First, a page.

I worked in a provincial capital a few hours by train from Beijing. (Shijiazhuang was a city about the size of Chicago, and I had never heard of it until I began teaching there.) Dove, Snickers, M&Ms, and occasionally Kit Kat were some of the candies I bought. But there was another that I thought was a French brand, Le Conte. It was similar to Dove, but cost about a third less, and it was not nearly as rich and sweet as the Dove. I preferred Le Conte. Only upon reading Allen's work did I discover that Le Conte is actually a Chinese firm. The foreign name is to give it cachet (after Mao's chaos, most Chinese assumed anything made in the West would be of higher quality than a domestic item. Another example was Haier, the maker of air conditioners, TVs, appliances, etc., from Qingdao. Because of the name, many assume it is a German rather than a Chinese corporation, which aids its sales in the West and in China).). Le Conte is not part of the big 5 chocolatiers discussed by Allen. But he does note that the battle for Chinese consumers is ongoing, and in the long run, a native company may well have an advantage over a foreign one. Might the next book have to count upwards to include a big sixth?

I am not an economist. Allen's book is an easy read that raises important questions about how to enter any market. He himself was an employee of Hershey and Nestle, and his account seems filled with insider knowledge. More, this book can be used to raise important questions of how to get any new product into any new market. In this book, warrior Mars used the peaceful Dove to win the Chinese confection affections. Simply, Allen has written a very good book.
3 internautes sur 3 ont trouvé ce commentaire utile 
Great read for business school students 29 avril 2010
Par Alexei Merkoulov - Publié sur Amazon.com
Format: Relié
This is a great read for anybody interested in real-life lessons of product category introduction into a market which had very little experience with chocolate. You get to know potential size of the market, distribution issues, consumer preferences and tastes at the time, major players, their strategies, pivotal decisions and, most importantly, results over past 10 years. You also get a glimpse at the internal culture of the players. The book details how the chocolate market in China has changed, how it has been segmenting itself over time, and where it might be headed in the future. It is an easy read too! Did you know chocolate is considered Yang food in China (page 23)?
2 internautes sur 2 ont trouvé ce commentaire utile 
China - chocolate's last great frontier 16 mars 2010
Par Adrenalin Streams - Publié sur Amazon.com
Format: Relié
The author, Lawrence Allen, is a former senior executive of both Hershey and Nestle, and a long time veteran of the chocolate industry and of doing business in China. This book provides a fascinating account of how the big 5 chocolate companies, Hershey, Nestle, Ferrero Rocher, Mars and Cadbury, have attempted to establish successful operations in China since Deng Xiaoping kicked off the move towards a more open market economy in 1978. Starting with a chapter that describes the cultural and economic landscape with which the chocolate companies had to contend, Allen then examines in turn the strategy that each company pursued in trying to get a foothold on, and then dominate, the Chinese chocolate market. The challenges faced by the big 5 when they first started to move into China in the early 1980's were immense - bureaucracy, low disposable incomes, piecemeal distribution channels, poor raw material quality, very few outlets with refrigeration, language issues, lack of availability of local employees with the right educational background, and a population that had had very limited exposure to chocolate (with those that had seeing chocolate as a gift product and not as one bought for personal consumption). On the plus side, foreign goods were seen as prestige, the potential marketplace was enormous and, as the Chinese were virtual chocolate virgins, with a magnificent opportunity for companies to establish themselves as market leaders. Each company adopted its own approach, all made mistakes, some fundamental and devastating, but there have been major successes too, and Allen makes it clear who he thinks has won the first round in the competition for the hearts and minds of the Chinese public. Allen's overall conclusion is that to succeed in China, given the economic and cultural dynamics, companies need to be prepared to commit themselves for the long term and not seek quick wins. For those interested in chocolate as a subject and/or who are interested in what to consider when doing business in an evolving economy with huge cultural differences from your own, this book, with its practical case-study approach, is well worth investing in.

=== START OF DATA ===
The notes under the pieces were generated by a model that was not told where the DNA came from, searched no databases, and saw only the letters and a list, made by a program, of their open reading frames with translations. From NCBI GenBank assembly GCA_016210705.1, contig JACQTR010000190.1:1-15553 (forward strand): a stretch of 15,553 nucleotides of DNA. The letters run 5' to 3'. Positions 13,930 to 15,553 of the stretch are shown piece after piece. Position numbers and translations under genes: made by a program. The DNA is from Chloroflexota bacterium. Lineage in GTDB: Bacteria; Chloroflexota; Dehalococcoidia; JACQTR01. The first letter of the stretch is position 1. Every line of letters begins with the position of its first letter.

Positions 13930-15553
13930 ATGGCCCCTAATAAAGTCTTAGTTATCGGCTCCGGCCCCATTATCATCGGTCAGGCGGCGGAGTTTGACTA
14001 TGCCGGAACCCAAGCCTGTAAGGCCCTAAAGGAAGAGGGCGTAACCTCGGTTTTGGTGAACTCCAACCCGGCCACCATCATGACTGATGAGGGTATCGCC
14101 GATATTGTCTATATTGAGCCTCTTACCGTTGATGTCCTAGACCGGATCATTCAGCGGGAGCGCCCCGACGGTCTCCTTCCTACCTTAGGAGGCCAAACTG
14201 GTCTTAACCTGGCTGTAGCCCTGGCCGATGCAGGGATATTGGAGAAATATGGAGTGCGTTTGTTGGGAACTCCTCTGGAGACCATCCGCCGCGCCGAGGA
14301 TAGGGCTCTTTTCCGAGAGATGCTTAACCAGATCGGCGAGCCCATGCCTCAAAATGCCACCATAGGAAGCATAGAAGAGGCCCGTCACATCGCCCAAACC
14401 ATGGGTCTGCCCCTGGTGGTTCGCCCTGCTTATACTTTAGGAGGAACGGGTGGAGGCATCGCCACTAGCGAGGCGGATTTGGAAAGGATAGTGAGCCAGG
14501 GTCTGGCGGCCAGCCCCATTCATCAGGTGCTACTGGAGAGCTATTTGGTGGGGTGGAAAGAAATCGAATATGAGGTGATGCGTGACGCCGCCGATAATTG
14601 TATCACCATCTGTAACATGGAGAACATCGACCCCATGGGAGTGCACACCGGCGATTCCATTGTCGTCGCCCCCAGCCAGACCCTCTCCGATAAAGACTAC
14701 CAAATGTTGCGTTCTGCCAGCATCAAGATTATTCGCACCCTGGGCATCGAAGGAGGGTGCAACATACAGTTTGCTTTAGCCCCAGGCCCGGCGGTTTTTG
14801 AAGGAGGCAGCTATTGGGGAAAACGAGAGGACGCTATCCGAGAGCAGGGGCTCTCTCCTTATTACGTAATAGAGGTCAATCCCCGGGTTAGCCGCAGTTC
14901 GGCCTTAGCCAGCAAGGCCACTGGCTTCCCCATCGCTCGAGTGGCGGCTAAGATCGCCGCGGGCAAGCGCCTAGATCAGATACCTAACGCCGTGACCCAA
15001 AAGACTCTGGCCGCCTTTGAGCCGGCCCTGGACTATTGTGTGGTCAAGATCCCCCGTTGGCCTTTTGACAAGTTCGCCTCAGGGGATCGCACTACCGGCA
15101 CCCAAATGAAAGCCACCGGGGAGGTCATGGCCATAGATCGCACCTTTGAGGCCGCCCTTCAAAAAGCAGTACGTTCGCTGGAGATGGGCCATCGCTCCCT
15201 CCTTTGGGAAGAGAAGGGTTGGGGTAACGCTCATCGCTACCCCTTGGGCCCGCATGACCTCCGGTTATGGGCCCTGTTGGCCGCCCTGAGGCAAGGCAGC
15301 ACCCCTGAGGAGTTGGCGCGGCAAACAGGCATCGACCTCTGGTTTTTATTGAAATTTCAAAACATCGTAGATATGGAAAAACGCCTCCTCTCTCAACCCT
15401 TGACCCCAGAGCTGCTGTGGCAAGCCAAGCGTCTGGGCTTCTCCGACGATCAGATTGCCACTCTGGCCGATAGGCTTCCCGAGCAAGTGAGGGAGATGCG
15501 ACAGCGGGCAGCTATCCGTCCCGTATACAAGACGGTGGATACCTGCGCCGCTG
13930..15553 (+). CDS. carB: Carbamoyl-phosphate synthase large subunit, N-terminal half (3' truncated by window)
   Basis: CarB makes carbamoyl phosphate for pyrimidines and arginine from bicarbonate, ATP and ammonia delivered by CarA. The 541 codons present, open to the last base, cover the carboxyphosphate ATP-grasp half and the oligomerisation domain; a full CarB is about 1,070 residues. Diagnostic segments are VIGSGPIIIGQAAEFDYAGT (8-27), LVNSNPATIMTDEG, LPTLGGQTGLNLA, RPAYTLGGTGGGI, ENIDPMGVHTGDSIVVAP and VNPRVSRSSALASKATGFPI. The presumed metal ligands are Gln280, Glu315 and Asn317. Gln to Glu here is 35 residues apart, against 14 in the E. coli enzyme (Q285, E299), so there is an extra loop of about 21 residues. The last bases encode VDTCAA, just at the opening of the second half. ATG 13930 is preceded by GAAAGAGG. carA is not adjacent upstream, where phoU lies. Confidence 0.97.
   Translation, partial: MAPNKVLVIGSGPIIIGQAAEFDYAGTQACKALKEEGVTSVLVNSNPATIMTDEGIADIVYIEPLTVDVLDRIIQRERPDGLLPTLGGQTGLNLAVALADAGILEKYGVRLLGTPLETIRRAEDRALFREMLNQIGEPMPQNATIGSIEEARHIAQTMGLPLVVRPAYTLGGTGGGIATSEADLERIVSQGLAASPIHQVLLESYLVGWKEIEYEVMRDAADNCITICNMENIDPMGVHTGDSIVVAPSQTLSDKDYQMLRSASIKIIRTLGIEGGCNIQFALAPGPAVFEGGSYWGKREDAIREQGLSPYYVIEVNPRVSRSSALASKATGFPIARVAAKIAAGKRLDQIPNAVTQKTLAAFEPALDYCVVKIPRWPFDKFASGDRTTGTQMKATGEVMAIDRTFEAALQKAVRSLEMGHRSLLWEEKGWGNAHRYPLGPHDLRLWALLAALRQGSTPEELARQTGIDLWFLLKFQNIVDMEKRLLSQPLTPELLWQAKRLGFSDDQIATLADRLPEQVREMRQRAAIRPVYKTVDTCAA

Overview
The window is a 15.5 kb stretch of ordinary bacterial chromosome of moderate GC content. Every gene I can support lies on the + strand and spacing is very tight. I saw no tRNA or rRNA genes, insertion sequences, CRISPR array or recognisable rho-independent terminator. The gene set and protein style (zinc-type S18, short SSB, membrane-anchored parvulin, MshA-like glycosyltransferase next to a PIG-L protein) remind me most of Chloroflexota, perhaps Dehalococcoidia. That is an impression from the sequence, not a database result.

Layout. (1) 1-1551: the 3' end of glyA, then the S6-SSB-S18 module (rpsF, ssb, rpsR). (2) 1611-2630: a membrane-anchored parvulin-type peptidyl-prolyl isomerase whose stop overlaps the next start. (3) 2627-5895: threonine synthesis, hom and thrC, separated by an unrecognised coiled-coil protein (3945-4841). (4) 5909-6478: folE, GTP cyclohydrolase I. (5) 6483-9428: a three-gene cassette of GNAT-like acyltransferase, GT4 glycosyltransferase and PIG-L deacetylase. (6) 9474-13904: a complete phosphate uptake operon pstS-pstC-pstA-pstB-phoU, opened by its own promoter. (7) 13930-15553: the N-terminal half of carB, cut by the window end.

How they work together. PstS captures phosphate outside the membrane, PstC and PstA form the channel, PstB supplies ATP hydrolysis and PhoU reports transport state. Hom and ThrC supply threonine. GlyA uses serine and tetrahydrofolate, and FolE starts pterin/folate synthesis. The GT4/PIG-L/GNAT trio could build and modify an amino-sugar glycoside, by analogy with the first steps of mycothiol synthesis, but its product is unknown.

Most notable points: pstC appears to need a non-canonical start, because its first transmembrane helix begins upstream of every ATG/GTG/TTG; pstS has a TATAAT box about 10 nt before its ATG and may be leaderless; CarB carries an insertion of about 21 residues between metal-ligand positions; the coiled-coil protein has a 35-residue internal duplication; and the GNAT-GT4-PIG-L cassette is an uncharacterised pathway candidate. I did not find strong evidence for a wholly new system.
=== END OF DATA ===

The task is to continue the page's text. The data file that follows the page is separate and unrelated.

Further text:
1 internautes sur 1 ont trouvé ce commentaire utile 
Terrific Marketing Meets Operations Meets Org Culture Book 14 novembre 2010
Par J. Tucker - Publié sur Amazon.com
Format: Relié
Terrific book for anyone interested in marketing, operations, and organization culture. The parallel construction of comparing approaches five different companies took when marketing chocolate to China could have been repetitive and redundant - instead, the structure is beautiful, the contrasts clear while not over-simplifying. Particularly enjoyed way author integrated the history of each company into the story, showing clearly how the "history before the history" can influence a company's culture and decision-making. Great read for anyone interested in the complexity of the modern business landscape - and how it plays out in a single chocolate bar. Beautiful.
1 internautes sur 1 ont trouvé ce commentaire utile 
So minus a star for being bad for the waistline 29 mars 2015
Par Zack - Publié sur Amazon.com
Format: Format Kindle Achat vérifié
A rather interesting read. It also inspired me to try each of the featured candy bars at the end. So minus a star for being bad for the waistline ;)